Global Agriculture

Media Advisory: Public Oral Argument in Environmentalists’ Appeal Seeking to Ensure Legal Protections for Imperiled California Bumble Bees

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22 May 2022, California: On Monday, May 23, California’s Third District Court of Appeal will hear arguments in conservation groups’ legal appeal seeking to ensure California Endangered Species Act (CESA) protections for four imperiled native bumble bee species, and insects more generally. The appellants include the Xerces Society for Invertebrate Conservation, the Center for Food Safety (CFS), and Defenders of Wildlife, represented by the Stanford Environmental Law Clinic.

At stake in this case are critical protections needed for four imperiled bumble bee species that occur in California, as well as whether the California Fish and Game Commission (the Commission) has the legal authority to protect insects under CESA. A decision is expected within 90 days of the hearing.

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WHAT: Public oral argument in appeal seeking to ensure legal protections for imperiled California bumble bees

WHEN: Monday, May 23, 2022 at 2:00 p.m. PST


Link to stream:

Phone: Dial the following number, enter the participant PIN followed by # to confirm:

+1 (415) 466-7000 (US)       PIN: 5443541 #

The groups’ appeal challenges a 2020 decision by the Sacramento County Superior Court that determined the Commission lacked authority to list insects under CESA, including the four bumble bee species at issue in this case—the western bumble bee, Franklin’s bumble bee, Crotch’s bumble bee, and Suckley cuckoo bumble bee. The Commission, along with the California Department of Fish and Wildlife, have also filed an appeal to challenge the trial court’s ruling.

In 2018, Xerces, CFS, and Defenders petitioned the Commission to list the four species of native bumble bees as endangered under CESA. As a result of the groups’ petition, the Commission voted to begin the listing process in 2019, but was sued by a consortium of California’s agricultural interests shortly after its decision. The industry argued that insects, such as the four bumble bee species, may not be listed for protection under CESA, and the trial court sided with the industry in November 2020, prompting the groups to launch an appeal in February 2021.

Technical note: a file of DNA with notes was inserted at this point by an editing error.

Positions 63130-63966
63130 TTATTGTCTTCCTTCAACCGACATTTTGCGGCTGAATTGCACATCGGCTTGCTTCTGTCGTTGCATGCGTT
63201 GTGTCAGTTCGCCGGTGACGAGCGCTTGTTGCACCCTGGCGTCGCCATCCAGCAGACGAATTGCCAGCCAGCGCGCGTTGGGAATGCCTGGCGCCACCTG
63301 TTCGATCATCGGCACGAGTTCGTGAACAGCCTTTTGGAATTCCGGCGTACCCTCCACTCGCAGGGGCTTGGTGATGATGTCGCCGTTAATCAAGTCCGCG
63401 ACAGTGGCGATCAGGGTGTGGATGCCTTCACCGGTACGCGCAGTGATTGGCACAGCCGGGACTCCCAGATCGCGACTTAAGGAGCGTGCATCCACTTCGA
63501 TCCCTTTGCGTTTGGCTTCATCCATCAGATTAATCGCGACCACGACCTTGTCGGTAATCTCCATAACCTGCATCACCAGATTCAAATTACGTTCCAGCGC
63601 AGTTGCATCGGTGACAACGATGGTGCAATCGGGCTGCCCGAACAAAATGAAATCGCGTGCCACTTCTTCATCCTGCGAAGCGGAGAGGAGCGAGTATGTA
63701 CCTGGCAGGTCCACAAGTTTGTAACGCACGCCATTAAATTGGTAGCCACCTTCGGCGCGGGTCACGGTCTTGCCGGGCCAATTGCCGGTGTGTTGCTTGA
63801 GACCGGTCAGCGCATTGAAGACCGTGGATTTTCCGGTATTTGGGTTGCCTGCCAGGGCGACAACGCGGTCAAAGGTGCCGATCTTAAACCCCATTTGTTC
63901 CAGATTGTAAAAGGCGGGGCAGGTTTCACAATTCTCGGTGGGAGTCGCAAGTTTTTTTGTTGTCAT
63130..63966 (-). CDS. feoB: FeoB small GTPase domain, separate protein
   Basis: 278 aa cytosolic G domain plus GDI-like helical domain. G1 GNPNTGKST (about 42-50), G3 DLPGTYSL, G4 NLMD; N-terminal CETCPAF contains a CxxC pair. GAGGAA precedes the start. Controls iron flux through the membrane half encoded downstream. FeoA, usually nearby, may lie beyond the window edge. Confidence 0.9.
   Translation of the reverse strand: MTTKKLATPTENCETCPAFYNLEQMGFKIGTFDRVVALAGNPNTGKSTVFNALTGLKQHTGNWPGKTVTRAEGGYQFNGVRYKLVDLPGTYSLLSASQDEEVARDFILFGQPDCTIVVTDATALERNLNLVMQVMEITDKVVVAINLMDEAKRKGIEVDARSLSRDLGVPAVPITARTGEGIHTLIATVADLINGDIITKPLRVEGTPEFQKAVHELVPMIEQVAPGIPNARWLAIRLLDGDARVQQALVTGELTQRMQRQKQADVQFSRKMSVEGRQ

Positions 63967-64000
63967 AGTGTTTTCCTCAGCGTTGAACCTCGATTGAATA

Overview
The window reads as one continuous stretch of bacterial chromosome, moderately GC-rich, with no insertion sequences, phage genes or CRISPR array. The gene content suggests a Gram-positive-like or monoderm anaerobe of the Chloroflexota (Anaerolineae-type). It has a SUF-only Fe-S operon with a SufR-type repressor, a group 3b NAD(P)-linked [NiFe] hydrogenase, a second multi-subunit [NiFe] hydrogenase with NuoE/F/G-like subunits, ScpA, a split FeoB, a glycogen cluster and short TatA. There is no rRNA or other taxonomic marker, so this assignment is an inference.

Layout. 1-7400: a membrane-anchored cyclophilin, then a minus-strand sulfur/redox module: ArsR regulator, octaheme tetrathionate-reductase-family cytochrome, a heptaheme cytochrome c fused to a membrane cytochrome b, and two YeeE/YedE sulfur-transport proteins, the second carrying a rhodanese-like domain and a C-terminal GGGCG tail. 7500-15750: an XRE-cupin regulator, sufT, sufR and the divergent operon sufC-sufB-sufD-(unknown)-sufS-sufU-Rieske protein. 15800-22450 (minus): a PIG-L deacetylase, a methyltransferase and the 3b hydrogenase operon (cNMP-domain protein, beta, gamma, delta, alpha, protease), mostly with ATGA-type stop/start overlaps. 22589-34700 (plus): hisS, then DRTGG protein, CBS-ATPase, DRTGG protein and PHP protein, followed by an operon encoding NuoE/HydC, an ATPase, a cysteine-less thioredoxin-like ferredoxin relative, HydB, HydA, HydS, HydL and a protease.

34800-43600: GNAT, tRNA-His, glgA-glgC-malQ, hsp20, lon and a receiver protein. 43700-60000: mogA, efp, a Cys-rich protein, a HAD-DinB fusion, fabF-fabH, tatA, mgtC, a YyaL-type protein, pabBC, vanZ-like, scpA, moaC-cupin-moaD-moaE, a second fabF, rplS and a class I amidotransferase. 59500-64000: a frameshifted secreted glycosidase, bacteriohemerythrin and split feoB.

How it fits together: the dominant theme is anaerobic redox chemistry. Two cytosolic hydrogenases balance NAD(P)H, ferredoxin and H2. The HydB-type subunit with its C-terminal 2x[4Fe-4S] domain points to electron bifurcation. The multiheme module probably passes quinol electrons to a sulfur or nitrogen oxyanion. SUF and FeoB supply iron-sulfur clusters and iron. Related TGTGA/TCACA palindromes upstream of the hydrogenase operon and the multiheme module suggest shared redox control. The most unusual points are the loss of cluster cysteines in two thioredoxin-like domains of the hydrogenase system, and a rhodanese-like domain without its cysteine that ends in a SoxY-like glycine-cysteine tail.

Bumble Bee Profiles

  • Crotch’s bumble bee (Bombus crotchii), a bee with yellow, black, and often orange on its abdomen, is considered Endangered by the International Union of the Conservation of Nature (IUCN); it only persists in 20% of its historic range, and has declined by 98% in relative abundance (its abundance relative to other species of bumble bees). This bee historically occurred from the northern Central Valley to Baja Mexico, but currently persists primarily in southern coastal habitats and some areas to the north and southwest of Sacramento. 
  • The western bumble bee (Bombus occidentalis) has a range that extends across the western U.S. and southern Canada. In California, it was historically known from the northern part of the state, the coastal region, and the mountains. It currently persists primarily in the Sierra Nevada; its relative abundance has declined by 84%. 
  • The Suckley cuckoo bumble bee (Bombus suckleyi) was historically found throughout the western U.S. As an obligate social parasite, it is found only where its host species of bumble bees, including the western bumble bee, remain. It is considered Critically Endangered by the IUCN and its range has declined by 58%.
  • Franklin’s bumble bee (Bombus franklini), which historically occurred in an area about 60 miles wide in the Siskiyou Mountains of northern California and southern Oregon may already be extinct. Despite extensive annual surveys by the late Dr. Robbin Thorp, professor emeritus at the University of California–Davis, Franklin’s bumble bee has not been seen since 2006.
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